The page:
Getting to know our immigrant ancestors

20th June 2003 at 01:00
Refugee Week is an excellent opportunity to explore the facts, says Reva Klein.

Refugee Week kicked off on Monday with findings of an opinion poll showing that most young people have a negative and inaccurate perception of asylum-seekers. Nearly a quarter of the 289 15 to 24-year-olds questioned think that Britain should not take in refugees fleeing war or persecution and almost half believe that the vast majority of asylum-seekers are bogus.

Fifty-eight per cent feel that asylum-seekers don't make a positive contribution to the UK.

These findings aren't surprising when the current climate distorts the issues and misrepresents the people coming here seeking asylum. How should young people know that refugees, asylum-seekers and other immigrants contribute the equivalent of pound;2.5bn a year to this country, or that close to half are found to have legitimate claims to remain here? How is anyone to know the facts about who these people are, why they take such pains to get here and what they do once they are here when they are caricatured as opportunist layabouts in the press and treated as a political hot potato in Westminster?

The world was a different place when, in 1951, the rights of people to seek refuge from war, famine and oppression became enshrined in international law under the United Nations Convention on Refugees. Traumatised and guilt-ridden by the Nazi genocide and the displacement of millions of people caused by the war, a spirit of humanitarianism took hold. Today, the spirit is best defined as protectionism and paranoia. And you don't need to read Mori polls to tell you that the young are as susceptible as their parents. Witness the phenomenon of "bogus" as a playground cuss as well as the increase in the numbers of Islamophobic insults and attacks in schools, according to Amnesty International and the Islamic Human Rights Commission, among others.

Which is why Refugee Week, an annual event, offers a perfect opportunity for discussion, debate and analysis of the myths and realities of asylum.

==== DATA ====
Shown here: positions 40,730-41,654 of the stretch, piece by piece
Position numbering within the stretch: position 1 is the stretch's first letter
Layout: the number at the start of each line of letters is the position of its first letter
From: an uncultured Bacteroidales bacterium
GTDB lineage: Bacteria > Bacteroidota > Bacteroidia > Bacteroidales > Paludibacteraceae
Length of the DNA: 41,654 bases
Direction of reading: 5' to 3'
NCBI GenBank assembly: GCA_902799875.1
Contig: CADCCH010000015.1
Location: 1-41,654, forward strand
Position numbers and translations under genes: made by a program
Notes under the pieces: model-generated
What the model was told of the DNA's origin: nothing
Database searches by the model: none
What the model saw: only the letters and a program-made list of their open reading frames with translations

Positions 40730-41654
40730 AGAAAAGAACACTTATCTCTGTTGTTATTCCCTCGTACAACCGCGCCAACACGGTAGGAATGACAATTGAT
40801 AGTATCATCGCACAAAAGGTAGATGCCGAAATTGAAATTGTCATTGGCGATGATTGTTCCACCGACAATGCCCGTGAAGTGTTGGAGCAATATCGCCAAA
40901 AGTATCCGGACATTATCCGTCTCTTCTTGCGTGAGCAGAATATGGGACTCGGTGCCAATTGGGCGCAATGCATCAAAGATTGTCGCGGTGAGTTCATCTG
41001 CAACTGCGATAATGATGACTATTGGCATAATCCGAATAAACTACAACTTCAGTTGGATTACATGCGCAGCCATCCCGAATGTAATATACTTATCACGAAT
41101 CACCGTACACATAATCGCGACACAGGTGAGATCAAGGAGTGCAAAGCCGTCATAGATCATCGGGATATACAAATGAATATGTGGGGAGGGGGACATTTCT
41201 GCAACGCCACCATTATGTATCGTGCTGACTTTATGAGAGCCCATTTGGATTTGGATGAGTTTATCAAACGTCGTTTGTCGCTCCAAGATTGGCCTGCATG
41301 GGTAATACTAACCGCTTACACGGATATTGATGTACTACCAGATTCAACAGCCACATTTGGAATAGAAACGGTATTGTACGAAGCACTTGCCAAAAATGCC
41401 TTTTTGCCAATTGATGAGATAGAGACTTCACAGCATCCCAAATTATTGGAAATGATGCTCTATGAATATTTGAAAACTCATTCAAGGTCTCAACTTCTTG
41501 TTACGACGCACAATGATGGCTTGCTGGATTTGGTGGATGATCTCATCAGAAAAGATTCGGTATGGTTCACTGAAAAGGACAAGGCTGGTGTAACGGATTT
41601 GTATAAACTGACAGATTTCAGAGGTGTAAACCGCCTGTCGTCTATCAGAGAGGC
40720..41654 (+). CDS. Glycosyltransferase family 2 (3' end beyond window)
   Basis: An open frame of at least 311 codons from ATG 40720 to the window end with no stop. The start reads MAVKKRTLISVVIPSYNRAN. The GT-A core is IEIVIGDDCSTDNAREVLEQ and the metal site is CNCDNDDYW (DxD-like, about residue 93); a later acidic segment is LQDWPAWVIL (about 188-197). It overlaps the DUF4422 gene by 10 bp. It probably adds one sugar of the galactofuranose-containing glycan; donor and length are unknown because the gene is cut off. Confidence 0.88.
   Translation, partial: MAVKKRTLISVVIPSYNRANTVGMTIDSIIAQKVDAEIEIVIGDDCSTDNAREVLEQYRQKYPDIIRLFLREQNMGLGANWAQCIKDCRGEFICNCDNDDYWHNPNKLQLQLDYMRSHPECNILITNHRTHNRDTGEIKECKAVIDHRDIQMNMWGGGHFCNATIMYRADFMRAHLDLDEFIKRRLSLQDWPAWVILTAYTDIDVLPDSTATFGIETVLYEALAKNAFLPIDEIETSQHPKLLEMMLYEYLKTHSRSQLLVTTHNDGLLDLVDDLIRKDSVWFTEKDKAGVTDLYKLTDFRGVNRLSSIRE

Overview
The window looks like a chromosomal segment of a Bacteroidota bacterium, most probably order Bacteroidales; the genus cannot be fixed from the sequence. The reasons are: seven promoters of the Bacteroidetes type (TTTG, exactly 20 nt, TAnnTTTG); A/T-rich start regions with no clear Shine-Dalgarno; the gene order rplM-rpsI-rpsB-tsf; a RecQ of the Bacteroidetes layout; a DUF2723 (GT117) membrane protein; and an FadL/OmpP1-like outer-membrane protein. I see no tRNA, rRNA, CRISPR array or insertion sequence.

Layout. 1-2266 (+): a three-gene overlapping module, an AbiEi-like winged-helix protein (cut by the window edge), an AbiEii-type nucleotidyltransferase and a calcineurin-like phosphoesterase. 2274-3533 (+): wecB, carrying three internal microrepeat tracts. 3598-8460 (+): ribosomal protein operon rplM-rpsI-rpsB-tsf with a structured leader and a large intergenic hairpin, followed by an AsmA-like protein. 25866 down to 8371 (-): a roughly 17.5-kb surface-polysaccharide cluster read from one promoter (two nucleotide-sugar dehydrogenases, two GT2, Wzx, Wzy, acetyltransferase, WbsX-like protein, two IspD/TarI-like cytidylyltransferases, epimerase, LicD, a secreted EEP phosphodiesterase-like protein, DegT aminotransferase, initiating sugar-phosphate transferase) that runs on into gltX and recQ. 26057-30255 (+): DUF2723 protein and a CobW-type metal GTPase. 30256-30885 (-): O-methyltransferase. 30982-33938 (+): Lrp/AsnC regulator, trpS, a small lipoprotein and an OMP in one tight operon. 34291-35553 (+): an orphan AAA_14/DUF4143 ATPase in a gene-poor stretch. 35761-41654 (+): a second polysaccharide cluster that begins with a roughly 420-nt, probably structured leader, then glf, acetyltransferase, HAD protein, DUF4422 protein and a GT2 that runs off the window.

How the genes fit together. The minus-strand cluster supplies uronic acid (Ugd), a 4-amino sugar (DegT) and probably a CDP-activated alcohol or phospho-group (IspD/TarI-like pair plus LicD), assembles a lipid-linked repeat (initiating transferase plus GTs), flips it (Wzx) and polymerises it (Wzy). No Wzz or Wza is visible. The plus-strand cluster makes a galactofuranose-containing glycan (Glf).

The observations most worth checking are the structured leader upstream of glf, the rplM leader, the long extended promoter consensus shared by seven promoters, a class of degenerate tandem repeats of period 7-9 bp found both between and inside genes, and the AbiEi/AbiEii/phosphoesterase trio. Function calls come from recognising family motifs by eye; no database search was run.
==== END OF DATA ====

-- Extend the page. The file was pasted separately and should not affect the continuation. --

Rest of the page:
The curriculum offers plenty of opportunities outside the one week a year for delving into the subject. Through education for citizenship and personal, social and health education, teachers have a responsibility to nurture a respect for others and an acceptance and understanding of people from other backgrounds. Portraying a complex issue like asylum to young children in the current climate of vilification is not easy, but it is do-able and vitally important.

One pilot project has been organised by the Jewish Council for Racial Equality (JCORE). Called Journeys, it examines the roots of Britons today.

It looks at the long history of immigration to this country, often by refugees and what are derisively known as economic migrants.

Children are asked to research their own family trees and bring them in to discuss. For the Year 6 pupils at Rosh Pinah, a Jewish primary in Edgware where JCORE carried out the pilot, the project was revelatory. One boy said: "Nearly all of us discovered that our families had been refugees.

When we did our research, we heard stories from our relatives that we'd never heard before."

Exploring their own family backgrounds lays the foundations for empathy.

Even in schools where children come from less uprooted backgrounds, they will be able to find migration somewhere down the line and it is then that the important questions get asked: why would you leave your friends and home? What is it like to start your life in a new country with a different language, where everything seems strange? What is it like to feel as if people don't like you because you are different?

Supported by resources including a video from the Refugee Council on why people become refugees, as well as poems, stories and books, the effect is one of illumination and understanding. It lends itself to good, solid cross-curricular work too: once you start looking at its application, it has endless possibilities, from art, history and geography to literacy hour.

But perhaps more importantly, Journeys and other projects like it are vital for countering stereotypes and engendering understanding of the dispossessed and displaced people in our midst.

Irrespective of what the Home Office does to keep further "waves" of asylum seekers from ever reaching our shores, children should be helped to see beyond the rhetoric and even to see the connections between their own family histories and those from recently arrived communities.

Under a government that purports to be committed to community cohesion and in an education system that is inspecting schools on race equality and multicultural understanding, teaching refugee issues should be a priority for all schools.

Contact for more information about the Journeys project

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